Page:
The Media General Papers and Thomas Jefferson's Letters

Time Period
1764 to 1824
Art & Architecture
Politics & Government

Jean-Antoine Houdon’s statue of George Washington at the Virginia State Capitol.

Richmond-based Media General and its predecessors were led and grown by four generations of the Bryan family. In the years since the generous donation of Media General’s papers to the Virginia Historical Society in 2016, our archivists have worked diligently to prepare the collection for public access. Processing a collection that spans more than two centuries of Virginia history presents opportunities for discovery, and recently we were pleasantly surprised to uncover some very special finds in the Media General, Inc. collection. Among these are drafts of two Thomas Jefferson letters written in 1796 to Virginia Governor Robert Brooke and state auditor John Pendleton concerning final payment for Jean-Antoine Houdon’s iconic statue of George Washington, which has adorned the Virginia State Capitol Rotunda since 1796. Though the recipients’ copies of these letters are included in the Papers of Thomas Jefferson at Monticello, the existence of these drafts was previously unknown. Filled with random scribbling and calculations, they are an insightful window into the working mind of one of America’s founding fathers. 

Often referred to as the most accurate likeness of Washington, the Virginia General Assembly commissioned Houdon to execute the statue in 1784, following Jefferson’s recommendation.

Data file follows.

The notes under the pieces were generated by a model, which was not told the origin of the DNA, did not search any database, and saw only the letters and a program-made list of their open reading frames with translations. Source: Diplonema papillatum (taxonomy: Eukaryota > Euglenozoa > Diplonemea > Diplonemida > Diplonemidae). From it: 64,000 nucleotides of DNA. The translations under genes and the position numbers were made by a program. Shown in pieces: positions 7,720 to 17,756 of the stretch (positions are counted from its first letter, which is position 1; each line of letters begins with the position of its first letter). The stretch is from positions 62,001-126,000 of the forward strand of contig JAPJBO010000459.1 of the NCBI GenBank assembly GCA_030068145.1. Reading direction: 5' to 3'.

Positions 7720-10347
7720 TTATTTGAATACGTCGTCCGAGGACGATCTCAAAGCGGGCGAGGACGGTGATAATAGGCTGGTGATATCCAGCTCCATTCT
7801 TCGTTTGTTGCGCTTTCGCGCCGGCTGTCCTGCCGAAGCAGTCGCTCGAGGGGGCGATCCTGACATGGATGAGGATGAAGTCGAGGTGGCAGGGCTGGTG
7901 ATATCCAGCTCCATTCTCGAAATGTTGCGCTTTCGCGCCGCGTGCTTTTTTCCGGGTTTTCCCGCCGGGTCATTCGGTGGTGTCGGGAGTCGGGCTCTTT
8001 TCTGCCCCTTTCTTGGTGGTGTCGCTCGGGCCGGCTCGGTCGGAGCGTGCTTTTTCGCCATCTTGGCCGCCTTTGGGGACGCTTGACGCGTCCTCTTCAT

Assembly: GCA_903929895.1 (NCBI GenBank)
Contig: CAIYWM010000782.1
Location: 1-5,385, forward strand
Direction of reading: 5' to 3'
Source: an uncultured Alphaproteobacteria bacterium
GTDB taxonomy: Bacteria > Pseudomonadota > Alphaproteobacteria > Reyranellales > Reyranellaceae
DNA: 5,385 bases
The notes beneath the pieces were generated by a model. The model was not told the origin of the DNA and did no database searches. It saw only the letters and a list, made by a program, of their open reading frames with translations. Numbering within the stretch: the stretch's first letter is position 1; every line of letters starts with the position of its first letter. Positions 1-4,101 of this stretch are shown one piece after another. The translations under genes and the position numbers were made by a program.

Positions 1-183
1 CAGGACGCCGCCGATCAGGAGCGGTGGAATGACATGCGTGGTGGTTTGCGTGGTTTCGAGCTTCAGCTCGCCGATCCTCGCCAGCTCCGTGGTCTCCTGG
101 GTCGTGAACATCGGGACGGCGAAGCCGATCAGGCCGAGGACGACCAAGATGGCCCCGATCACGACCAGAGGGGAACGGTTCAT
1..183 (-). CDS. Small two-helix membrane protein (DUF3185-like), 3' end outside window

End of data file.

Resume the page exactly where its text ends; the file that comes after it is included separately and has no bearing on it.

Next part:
Drafts of letters from Thomas Jefferson to Virginia Governor Robert Brooke and Auditor of Public Accounts John Pendleton concerning a bill received from Grand & Co., a French banking house. Received with materials concerning the Bryan family from Media General, Inc., in 2016. (VMHC Mss2.J3595.d.a-3)

The French artist, accompanied by Benjamin Franklin, traveled to Mount Vernon the following year to take Washington’s body measurements and a life mask, then returned to Paris to begin work. Jefferson’s letter to auditor Pendleton references Houdon’s visit, which Thomas Jefferson consequently funded:  

“I inclose you Houdon’s account of his expences to and from America, which were under the eye and approbation of Doctr. Franklin till he left America, the Doctor furnishing him the money and drawing on me for reimbursement.”  

Although Houdon completed the Washington statue about 1792, it was not delivered to Richmond until 1796, when construction of the Rotunda of the Virginia State Capitol was finally completed. 

The Media General, Inc. collection has also yielded recently discovered original letters written by Virginians Thomas J. “Stonewall” Jackson and Robert E. Lee, among others.  

The Media General papers are part of our Reynolds Business History Center. The Virginia Museum of History & Culture would not be able to share these treasures with the world were it not for the generosity of its donors and their devotion to Virginia’s history.